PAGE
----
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Ovarian cancer is the malignant growth of cells that form a tumor in the ovaries, the pair of female reproductive glands in which eggs are formed, located one on each side of the uterus. The ovaries contain three cell types: epithelial cells, germ cells, and stromal cells. Ovarian cancer can develop from each of these cell types.

Epithelial ovarian cancer: most ovarian cancers, (86-90%), are epithelial ovarian cancer, originating in the epithelial cells that cover the surface of the ovary and the fallopian tube.

Germ cell & Stromal cell tumors: less commonly, ovarian cancer develops from the egg-producing cells of the ovaries, called germ cell tumors, or from the connective tissues that hold the ovaries together and make hormones, called stromal tumors.

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Treatment for Ovarian Cancer: the treatment for ovarian cancer is based on the stage of the disease and the extent that the malignancy has spread. The standard treatment for ovarian cancer consists of debulking surgery followed by six rounds of chemotherapy.

The chemotherapy treatments may be given IV, or IP (Intraperitoneal Chemotherapy places the medicine directly into the peritoneal area through a surgically implanted port and catheter).

Other drugs, including angiogenesis inhibitors and targeted therapies, may be recommended either in conjunction with chemotherapy or as single agents. Hormone therapy, usually for stromal tumors may include luteinizing hormone releasing hormone agonists, aromatase inhibitors, and tamoxifen.

Stage I: cancer is confined to one or both ovaries. Treatment for women with stage I cancer have a total abdominal hysterectomy, removal of both ovaries and fallopian tubes, and biopsies of lymph nodes. If the tumor is high grade, surgery may be followed by chemotherapy.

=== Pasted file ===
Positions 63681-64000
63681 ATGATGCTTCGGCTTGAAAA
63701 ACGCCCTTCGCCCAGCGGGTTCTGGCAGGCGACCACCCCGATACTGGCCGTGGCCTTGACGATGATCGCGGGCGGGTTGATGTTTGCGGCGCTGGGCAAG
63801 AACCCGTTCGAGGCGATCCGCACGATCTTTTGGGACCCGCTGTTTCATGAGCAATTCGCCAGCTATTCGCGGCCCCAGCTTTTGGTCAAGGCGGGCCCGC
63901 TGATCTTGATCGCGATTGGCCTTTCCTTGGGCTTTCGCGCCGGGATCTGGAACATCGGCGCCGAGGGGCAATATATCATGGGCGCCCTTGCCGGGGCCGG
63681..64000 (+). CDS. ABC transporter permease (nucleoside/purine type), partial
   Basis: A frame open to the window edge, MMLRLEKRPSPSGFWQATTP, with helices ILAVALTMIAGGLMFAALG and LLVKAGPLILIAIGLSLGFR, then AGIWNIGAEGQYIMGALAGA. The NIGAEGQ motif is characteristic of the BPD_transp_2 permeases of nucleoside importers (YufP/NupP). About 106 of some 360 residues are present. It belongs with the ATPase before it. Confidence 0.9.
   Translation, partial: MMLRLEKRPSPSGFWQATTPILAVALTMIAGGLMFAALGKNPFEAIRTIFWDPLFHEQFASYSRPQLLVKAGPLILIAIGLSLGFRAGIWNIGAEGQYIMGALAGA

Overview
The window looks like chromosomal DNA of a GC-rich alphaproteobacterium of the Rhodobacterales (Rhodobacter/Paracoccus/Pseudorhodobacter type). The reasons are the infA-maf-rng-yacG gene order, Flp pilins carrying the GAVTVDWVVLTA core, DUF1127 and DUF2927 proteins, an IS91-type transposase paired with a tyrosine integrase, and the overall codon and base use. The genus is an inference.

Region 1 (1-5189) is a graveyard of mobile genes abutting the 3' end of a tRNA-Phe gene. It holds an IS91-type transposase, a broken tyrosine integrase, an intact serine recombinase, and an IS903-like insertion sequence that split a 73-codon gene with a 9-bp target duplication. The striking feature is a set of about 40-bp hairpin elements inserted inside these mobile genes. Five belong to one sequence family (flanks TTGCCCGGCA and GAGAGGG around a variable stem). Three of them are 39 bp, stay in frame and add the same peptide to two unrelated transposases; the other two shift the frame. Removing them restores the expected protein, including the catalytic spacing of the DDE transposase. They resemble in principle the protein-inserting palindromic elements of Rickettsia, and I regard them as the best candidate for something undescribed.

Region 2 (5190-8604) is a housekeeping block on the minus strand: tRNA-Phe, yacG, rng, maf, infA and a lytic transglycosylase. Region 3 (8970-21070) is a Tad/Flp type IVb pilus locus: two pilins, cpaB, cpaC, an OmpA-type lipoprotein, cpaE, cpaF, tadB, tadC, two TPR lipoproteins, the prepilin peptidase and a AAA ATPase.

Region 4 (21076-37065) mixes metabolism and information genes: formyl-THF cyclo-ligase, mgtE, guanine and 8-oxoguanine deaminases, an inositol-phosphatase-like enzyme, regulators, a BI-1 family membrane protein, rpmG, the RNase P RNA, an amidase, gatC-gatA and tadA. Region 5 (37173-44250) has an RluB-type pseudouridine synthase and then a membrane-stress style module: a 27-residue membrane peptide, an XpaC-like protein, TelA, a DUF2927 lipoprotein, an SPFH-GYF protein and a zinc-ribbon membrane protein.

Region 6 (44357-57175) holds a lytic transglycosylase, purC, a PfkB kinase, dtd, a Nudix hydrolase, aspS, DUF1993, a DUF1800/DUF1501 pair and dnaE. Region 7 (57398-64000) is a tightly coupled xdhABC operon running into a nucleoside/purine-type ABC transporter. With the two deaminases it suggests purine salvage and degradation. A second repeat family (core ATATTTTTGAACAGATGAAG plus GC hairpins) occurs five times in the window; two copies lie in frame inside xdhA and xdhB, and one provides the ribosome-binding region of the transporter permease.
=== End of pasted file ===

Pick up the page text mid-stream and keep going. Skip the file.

Stage II: cancer is present in one or both of the ovaries and has spread to the uterus and/or the fallopian tubes or to other sites in the pelvis. Treatment is usually a hysterectomy and bilateral salpingo-oopherectomy (removal of the ovary and fallopian tubes) with tumor debulking followed by combination chemotherapy with or without radiation

Stage III: cancer is present in one or both of the ovaries and has spread to lymph nodes or other sites outside of the pelvis but is still within the abdominal cavity, such as the surface of the intestine or liver. Treatment is the same for stage II, including surgery and combination chemotherapy.

Stage IV: cancer is present in one or both ovaries and has spread beyond the abdomen or has spread to the liver. Treatment is usually surgery, followed by chemotherapy.

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National Cancer Institute Clinical Trials for Ovarian Cancer

Ovarian Cancer National Alliance

National Ovarian Cancer Coalition

Cancer Research Institute Immunotherapy Trials for Ovarian Cancer

American Cancer Society Clinical Trials

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American Cancer Society Ovarian Cancer Resources

National Cancer Institute Ovarian Cancer Resources

National Ovarian Cancer Coalition

Ovarian Cancer Research Fund

National Comprehensive Cancer Network

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PARP Inhibitor Research in Ovarian Cancer
March 13, 2018

Drug That “Shows Promise” Against Rare Ovarian Cancer May Lead to Mesothelioma Therapy
March, 2018

ACCR: Oral Olaparib with chemotherapy beneficial for ovarian cancer
Health Day News
September 15, 2014

Team Finds Ovarian Cancer Oncogene in Junk DNA
Bioscience Technology
September 10, 2014

Improved Survival of Ovarian Cancer Patients Receiving Treatment Guided by Comprehensive Tumor Profiling
Market Watch
September 11, 2014

A Blood Test May Improve Ovarian Cancer Treatment
The Health Site
September 6, 2014

Fast Track Designation For Motolimod in Immunotherapy In Ovarian Cancer
Science 2.0
September 8, 2014

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National Ovarian Cancer Coalition

Ovarian Cancer National Alliance

Ovarian Cancer Support Group-Daily Strength

Cancer Care Support Groups

Gilda’s Club New York City

Ovarian Cancer Support Groups Resource

Imerman Angels (to connect directly with another survivor or caregiver through an organization that creates personal, one-on-one connections among patients, survivors, and caregivers)

Fighting Chance (free counseling service for cancer patients and caregivers).

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